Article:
Women made up the majority of workers at McCowan’s toffee factory in Stenhousemuir. This story explores the history of women in factories and how they made the iconic Highland Toffee bars.
Women in Factories
When thinking of women working in factories, I imagine many of you will immediately think of women working in munitions factories during the First World War, and the dangerous jobs they had to do there – especially the so-called “Canaries” working with explosives and chemicals that turned their skin a yellow colour. But women have a history of working in factories that isn’t just focused on this time period. If you visit any social history museum and look at sections on working lives, there are always stories of women working in factory conditions, particularly in the cotton and textile industries.
A strong Scottish example of this would be the Templeton’s Carpet Factory in Glasgow. The factory, at Glasgow Green, is known for its stunning exteriors, but during its construction, disaster stuck. On the 1st November 1889, high winds caused a section of the new brick façade to collapse onto the weaving sheds that it had been designed to hide. Unfortunately, there were workers inside at the time, primarily female, and 29 women were killed (Glasgow Women’s Library). A memorial to these can be found outside the Calton Heritage and Learning Centre, in Glasgow (Thenue Communities Memorial Garden). The above is just a brief introduction to the history of women working in factories. The rest of this piece will focus on McCowan’s and the staff there.
Women at McCowan’s
Almost every image you see of staff from McCowan’s has something striking: the majority of the staff are female. Even more striking is their white uniform: white overcoat and white hat.
Initially, Mr. A McCowan began manufacturing sweets in 1919, where he worked out of a small premise in Rae Street, Stenhousemuir. An article from the Falkirk Herald states that at this point he was only employing ‘3 girls’ (28/12/35, p.36). However, the business became more popular, which meant the need for McCowan to expand, and a new building was taken over in 1924. This expansion also meant that more up-to-date machinery could be purchased – which meant that confectionary could be made faster and cheaper. You can read our “McCowan’s Machinery” story to learn more about this. The Falkirk Herald article states that all of this expansion had “put the firm in the forefront of manufacturing confectioners in Scotland” (28/12/35, p.36).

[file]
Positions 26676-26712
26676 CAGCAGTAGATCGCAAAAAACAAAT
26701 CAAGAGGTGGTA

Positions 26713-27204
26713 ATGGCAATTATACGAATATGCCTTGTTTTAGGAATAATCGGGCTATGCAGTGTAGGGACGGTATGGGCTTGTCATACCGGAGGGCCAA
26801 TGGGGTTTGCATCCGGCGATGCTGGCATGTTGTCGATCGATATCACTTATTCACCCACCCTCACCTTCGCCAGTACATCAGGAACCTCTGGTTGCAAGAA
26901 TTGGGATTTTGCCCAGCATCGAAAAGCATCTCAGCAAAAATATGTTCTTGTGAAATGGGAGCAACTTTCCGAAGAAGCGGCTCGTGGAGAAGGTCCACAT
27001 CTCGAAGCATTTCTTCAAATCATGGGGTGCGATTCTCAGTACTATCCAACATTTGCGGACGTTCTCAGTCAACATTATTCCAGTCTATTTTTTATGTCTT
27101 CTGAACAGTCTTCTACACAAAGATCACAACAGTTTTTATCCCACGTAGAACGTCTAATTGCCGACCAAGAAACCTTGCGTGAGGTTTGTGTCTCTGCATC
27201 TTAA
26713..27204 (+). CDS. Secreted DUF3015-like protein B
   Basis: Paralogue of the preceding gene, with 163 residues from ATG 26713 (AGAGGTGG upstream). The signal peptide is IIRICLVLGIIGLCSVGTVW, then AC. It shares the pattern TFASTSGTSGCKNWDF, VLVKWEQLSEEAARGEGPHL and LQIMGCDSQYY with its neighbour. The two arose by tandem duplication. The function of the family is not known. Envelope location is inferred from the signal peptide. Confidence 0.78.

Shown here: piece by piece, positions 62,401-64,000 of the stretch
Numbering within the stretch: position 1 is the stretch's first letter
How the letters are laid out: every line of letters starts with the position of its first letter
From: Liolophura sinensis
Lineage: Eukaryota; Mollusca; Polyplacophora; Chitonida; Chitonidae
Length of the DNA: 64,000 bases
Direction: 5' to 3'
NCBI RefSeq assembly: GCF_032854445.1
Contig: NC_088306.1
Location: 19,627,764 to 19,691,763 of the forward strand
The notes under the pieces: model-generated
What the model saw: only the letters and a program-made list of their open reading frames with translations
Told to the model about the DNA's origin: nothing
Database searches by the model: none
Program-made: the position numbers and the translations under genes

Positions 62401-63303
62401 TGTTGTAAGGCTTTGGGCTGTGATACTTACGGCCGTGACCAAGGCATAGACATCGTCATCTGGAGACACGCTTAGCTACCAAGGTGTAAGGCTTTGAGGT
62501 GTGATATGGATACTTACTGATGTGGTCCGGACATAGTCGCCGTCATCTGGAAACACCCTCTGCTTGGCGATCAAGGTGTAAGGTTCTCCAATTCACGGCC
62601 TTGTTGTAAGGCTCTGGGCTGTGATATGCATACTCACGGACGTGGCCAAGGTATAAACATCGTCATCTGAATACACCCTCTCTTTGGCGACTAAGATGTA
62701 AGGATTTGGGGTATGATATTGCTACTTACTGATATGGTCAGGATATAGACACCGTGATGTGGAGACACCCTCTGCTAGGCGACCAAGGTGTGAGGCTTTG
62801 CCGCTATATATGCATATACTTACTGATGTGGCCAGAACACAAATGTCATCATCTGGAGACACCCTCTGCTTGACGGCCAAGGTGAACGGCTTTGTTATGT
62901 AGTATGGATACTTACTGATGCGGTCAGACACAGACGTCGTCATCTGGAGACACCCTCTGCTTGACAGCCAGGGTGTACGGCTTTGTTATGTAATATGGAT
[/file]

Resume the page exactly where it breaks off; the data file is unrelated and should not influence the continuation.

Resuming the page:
Bigger premises and higher outputs also meant that the number of staff had to increase. By the end of 1935, the number of females employed in the factory was 115 (Falkirk Herald, 28/12/35, p.36). Interestingly, the company also had a fleet of vans used to order their sweets, which, the article implies, were driven by men. Including the drivers and mechanics, the total staff numbers in 1935 stood at 150 (Falkirk Herald, 28/12/35, p.36). The women were primarily engaged in making, wrapping, and packing the sweets.
Newspaper articles about McCowan’s give you an insight into the work that these women were doing. Ingredients for the various sweets are weighed at one end of the factory, and placed into pans. The pans are then fitted with internal stirrers, and the ingredients are churned to the desired consistency, before being poured out onto long metal tables.
The toffee is rolled out to the required thickness, and then left to cool and harden, before being cut.if ($section->fields['text']) echo $section->fields['text']; ?>
In the 1935 article, focus is also given to the coloured rock that was made there. Slabs of coloured toffee are placed into a machine which rolls them to the required diameter. This is then spun by “deft-fingered girls” so that the colours run in spirals (Falkirk Herald, 28/12/35, p.36). Lengths of this are then cut off and wrapped up. You can practically see the colours swirling, when you read this article!
Another newspaper article, from nearly twenty years later, shows us some wonderful images of women workers in the factory, and working with the various machines required for production (Falkirk Herald, 18/12/54, p.5). It’s all fine and well reading about these tasks, but getting to see images makes them all the more real. Again, their neat white overalls are shown, and are mentioned within the article accompanying – highlighting what an important part of the image they are. You can see them working on making toffee – from pouring it, to wrapping bars of it.
At this time, it was claimed that McCowan’s made 17 miles of toffee each working day (Falkirk Herald, 18/12/54, p.5). The text here is quite fanciful in its descriptions, referring to the female workers as “the fairy godmothers who supervise the transformation scene” (Falkirk Herald, 18/12/54, p.5). It is these women who turned the ingredients into the toffee and sweets that everyone loves. Interestingly, we are also told here that if a woman felt like eating a piece of toffee whilst she was working, then that was completely fine. Many people also have memories of their relatives, who worked in the factory, bringing home bags of broken pieces of toffee at the end of the working day, which sounds like a real treat!
Past the mid-1950s, I don’t have much information about those who were working in the factory. We would all love to hear stories and memories from those who were working in the factory in this time, so if you have any, do get in touch!
By Louise Bell, Great Place volunteer.
To share memories please contact GreatPlace@falkirkcommunitytrust.org